Getting a gorgeous website up and running is one thing, but what about maintenance? A great web developer will offer ongoing maintenance and support that includes constant testing for analytics, SEO, responsive design, mobile readiness, link quality and a myriad of other things. Without regular testing, what’s a killer website one month can be a dud the next. It’s impossible for the average website owner to keep up with QA, which is why a professional needs to be on top of things.

19. Creating easy to read analytics reports

There are numerous options for running analytics—many of them free—and you need to stay on top of your numbers for your website, social media and any other type of online presence. While many of these reports are designed to be easy to create and read, if you’d rather your web developer take care of it then that should be an option. You should be able to tell them the type of formatting you want, the numbers you want, and they should let you know of any disparities they notice. Whether you want reports weekly or monthly (or every third day if that’s how you roll), a solid web developer should meet your desires.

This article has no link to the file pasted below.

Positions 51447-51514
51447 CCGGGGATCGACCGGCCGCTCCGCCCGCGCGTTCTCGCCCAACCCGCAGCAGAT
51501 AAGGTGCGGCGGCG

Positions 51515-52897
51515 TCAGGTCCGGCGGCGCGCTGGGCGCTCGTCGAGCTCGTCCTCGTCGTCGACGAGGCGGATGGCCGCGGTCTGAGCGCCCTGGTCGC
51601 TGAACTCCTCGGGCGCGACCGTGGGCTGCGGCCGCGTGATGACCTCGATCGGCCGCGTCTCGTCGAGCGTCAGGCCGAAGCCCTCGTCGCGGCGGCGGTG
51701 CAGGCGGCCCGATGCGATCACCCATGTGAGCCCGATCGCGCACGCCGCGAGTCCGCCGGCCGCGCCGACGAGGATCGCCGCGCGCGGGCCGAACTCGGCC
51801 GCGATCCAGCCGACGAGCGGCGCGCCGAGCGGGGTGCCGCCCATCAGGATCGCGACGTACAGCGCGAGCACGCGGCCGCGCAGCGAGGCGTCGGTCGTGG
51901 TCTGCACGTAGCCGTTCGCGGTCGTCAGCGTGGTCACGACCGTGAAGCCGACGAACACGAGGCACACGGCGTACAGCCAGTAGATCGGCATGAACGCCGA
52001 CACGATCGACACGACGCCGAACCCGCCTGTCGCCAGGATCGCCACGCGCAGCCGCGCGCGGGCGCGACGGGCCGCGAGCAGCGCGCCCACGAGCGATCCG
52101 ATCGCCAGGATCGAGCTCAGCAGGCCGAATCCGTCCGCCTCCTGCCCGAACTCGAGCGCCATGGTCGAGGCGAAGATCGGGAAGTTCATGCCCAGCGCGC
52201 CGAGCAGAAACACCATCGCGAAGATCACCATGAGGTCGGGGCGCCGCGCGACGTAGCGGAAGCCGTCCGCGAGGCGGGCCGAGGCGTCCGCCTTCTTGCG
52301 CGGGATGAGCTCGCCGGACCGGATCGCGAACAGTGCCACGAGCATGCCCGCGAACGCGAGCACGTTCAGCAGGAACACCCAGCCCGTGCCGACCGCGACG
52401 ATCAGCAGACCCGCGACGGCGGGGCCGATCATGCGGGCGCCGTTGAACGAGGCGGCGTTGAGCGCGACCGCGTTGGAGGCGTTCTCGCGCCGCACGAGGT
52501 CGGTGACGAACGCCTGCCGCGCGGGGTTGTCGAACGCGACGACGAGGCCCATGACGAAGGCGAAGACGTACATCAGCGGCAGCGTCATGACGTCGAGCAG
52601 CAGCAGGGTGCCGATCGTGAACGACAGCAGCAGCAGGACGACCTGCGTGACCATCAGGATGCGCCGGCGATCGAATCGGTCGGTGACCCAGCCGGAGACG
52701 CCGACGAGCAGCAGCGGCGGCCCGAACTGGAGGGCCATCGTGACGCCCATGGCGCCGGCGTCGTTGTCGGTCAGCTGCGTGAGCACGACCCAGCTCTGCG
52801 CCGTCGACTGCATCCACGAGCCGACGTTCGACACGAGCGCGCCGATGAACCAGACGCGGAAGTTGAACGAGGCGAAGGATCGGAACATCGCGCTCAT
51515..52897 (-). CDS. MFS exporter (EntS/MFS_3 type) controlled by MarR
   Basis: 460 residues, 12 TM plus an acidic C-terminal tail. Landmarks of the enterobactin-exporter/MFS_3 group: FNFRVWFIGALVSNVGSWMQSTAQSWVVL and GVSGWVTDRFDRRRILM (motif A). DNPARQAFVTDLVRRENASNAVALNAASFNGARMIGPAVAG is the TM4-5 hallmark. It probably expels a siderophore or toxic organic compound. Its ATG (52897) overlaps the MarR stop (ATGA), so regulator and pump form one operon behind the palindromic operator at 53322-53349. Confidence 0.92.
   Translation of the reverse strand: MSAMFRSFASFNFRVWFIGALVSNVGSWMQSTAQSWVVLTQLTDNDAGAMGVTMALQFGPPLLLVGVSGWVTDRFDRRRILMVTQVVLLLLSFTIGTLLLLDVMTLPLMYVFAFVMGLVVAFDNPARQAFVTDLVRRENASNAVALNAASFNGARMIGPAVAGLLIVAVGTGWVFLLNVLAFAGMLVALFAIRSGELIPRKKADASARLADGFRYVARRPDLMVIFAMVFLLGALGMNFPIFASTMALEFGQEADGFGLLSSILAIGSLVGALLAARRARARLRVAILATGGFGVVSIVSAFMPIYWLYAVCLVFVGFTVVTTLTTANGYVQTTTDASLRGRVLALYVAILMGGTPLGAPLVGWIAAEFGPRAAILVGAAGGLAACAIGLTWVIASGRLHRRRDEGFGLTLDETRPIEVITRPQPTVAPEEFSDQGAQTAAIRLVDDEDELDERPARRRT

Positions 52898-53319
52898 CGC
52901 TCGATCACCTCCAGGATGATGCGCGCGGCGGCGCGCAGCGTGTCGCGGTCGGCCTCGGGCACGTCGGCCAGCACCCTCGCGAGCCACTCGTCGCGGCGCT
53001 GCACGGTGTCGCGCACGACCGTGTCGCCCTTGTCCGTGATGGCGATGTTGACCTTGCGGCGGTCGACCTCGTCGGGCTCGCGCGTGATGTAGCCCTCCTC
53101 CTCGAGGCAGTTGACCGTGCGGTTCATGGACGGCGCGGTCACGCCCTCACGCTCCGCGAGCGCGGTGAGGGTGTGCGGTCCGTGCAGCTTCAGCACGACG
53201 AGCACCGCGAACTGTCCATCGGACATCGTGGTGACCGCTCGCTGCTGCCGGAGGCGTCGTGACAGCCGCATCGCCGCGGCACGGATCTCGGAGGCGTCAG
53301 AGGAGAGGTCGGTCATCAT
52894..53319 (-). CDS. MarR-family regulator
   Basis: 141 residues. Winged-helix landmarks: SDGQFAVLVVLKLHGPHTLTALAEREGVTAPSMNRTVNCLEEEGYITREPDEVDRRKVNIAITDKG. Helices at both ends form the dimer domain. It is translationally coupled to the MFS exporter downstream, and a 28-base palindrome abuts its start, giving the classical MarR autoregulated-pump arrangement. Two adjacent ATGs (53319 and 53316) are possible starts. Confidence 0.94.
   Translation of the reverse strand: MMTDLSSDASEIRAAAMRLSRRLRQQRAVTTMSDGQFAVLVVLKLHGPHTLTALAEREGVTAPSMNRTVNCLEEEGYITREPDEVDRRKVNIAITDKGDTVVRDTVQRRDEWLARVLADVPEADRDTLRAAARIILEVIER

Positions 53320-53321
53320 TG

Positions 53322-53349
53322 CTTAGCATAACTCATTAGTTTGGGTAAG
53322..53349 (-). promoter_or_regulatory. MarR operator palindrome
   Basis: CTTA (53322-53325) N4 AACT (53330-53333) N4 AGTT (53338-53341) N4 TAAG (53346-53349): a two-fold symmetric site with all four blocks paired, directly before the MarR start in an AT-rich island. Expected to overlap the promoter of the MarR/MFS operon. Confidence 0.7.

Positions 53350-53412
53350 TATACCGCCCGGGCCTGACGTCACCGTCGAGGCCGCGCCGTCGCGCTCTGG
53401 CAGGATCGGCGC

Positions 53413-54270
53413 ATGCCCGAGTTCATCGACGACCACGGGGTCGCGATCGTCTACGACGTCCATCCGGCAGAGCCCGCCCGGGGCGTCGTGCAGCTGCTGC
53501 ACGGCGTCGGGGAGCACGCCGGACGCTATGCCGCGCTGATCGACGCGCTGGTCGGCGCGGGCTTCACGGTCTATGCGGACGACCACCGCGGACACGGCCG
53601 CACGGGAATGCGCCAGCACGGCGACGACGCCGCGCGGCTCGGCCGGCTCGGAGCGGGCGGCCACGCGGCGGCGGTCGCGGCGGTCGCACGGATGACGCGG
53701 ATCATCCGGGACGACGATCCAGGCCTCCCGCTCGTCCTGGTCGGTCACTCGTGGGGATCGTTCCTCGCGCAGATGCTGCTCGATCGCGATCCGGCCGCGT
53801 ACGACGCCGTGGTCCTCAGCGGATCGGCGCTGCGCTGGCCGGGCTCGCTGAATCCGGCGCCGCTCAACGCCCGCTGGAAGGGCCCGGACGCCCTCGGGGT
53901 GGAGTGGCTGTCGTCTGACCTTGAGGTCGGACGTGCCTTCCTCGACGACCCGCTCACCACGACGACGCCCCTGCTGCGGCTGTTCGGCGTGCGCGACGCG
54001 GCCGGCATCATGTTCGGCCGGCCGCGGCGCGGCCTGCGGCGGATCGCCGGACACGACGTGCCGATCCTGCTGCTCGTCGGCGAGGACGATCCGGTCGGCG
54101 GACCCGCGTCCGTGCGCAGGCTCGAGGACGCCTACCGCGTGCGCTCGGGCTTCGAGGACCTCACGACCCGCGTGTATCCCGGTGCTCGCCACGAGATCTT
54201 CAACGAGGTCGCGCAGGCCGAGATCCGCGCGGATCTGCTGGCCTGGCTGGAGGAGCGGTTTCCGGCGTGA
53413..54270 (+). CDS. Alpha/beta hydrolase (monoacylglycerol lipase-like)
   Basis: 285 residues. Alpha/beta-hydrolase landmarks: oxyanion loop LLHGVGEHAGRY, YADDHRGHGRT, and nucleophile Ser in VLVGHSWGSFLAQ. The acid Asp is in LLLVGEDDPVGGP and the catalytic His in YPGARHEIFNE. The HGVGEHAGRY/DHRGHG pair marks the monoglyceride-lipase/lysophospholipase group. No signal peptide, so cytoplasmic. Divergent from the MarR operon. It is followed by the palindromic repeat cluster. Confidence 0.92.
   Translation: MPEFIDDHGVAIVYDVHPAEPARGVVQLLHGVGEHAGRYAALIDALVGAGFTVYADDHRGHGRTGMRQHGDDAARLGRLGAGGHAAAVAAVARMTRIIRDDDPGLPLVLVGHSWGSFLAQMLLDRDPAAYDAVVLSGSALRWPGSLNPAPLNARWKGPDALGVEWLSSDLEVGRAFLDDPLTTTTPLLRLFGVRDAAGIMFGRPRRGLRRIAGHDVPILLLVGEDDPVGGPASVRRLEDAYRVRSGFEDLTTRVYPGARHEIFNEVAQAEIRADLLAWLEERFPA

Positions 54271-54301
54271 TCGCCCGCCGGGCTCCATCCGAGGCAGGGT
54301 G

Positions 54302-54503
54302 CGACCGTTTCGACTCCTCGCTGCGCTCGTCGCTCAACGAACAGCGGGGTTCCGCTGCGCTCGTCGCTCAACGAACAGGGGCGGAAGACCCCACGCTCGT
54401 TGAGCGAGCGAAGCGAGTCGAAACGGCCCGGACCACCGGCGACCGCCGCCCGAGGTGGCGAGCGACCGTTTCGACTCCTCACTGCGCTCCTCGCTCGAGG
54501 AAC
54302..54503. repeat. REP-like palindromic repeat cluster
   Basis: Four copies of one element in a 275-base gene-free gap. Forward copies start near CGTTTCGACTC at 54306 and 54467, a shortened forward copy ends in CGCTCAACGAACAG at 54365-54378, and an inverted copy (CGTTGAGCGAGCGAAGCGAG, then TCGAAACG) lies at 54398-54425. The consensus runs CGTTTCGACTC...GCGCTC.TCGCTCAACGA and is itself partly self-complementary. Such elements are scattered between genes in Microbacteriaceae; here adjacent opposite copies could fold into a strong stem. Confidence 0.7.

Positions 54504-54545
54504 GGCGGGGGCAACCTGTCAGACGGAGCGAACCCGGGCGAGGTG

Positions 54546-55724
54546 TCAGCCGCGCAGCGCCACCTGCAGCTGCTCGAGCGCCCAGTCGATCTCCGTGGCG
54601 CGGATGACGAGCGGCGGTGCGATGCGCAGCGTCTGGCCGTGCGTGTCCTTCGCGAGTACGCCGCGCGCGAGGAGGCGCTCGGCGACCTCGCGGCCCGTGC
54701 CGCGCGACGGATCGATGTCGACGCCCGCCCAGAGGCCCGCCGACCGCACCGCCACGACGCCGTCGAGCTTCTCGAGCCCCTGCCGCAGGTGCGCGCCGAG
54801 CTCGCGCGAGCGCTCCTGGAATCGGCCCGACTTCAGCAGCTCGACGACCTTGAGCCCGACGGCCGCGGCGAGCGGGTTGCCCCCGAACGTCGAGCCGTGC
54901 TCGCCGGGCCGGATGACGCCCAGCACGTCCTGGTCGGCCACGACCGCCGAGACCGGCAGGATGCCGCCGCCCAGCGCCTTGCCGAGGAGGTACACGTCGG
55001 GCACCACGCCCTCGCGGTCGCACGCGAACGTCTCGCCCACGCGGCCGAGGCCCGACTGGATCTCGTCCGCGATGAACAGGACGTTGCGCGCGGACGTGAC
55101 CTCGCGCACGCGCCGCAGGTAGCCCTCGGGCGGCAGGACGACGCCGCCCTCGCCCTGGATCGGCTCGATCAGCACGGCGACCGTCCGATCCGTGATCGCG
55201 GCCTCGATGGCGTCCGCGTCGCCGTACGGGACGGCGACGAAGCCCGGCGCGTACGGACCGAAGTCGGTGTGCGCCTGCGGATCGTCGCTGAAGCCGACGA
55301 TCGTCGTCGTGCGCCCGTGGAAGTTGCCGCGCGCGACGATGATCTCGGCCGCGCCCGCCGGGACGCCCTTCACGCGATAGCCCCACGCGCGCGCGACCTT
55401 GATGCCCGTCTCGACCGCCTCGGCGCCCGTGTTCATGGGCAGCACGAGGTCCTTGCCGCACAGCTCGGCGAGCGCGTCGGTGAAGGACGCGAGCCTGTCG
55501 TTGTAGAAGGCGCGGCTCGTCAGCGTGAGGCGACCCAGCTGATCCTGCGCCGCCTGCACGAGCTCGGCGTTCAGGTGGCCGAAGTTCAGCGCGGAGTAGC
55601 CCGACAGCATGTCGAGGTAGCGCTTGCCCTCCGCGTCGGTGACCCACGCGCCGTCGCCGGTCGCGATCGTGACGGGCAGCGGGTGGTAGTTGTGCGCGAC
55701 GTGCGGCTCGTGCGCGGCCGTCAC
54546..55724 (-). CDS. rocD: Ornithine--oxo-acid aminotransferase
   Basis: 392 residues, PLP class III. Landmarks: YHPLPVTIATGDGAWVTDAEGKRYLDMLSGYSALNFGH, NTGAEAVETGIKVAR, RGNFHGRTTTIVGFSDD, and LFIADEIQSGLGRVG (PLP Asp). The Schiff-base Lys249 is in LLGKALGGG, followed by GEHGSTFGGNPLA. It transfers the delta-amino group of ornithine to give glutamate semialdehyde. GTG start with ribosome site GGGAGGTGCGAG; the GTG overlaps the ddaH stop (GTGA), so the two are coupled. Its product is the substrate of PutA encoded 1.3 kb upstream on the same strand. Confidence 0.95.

Creating easy to read analytics reports

20. Image/video curation

Sometimes you need something more than graphic design—you want an actual photograph or video that already exists, but is available for you to use. Maybe you have a budget for these types of curations or maybe you need stock or other free products. Either way, a web developer needs to be an impressive image and video curator who already has connections and networks so they’re not starting from scratch. Some clients might need scores or even hundreds of images curated and a web developer needs to be up for the task.

21. Networking

This means literal networking with others in the industry, not setting up IT networks. A web developer is in the thick of the fastest growing industry and can’t be a Lone Wolf. You can’t expect your web developer to be an expert at everything you need, but you should expect them to be able to refer you to a trusted colleague when you have a special request. You’re not just paying for a web developer’s services, but also her connections, and she should be happy to share. A true professional knows that success comes from mutual benefits.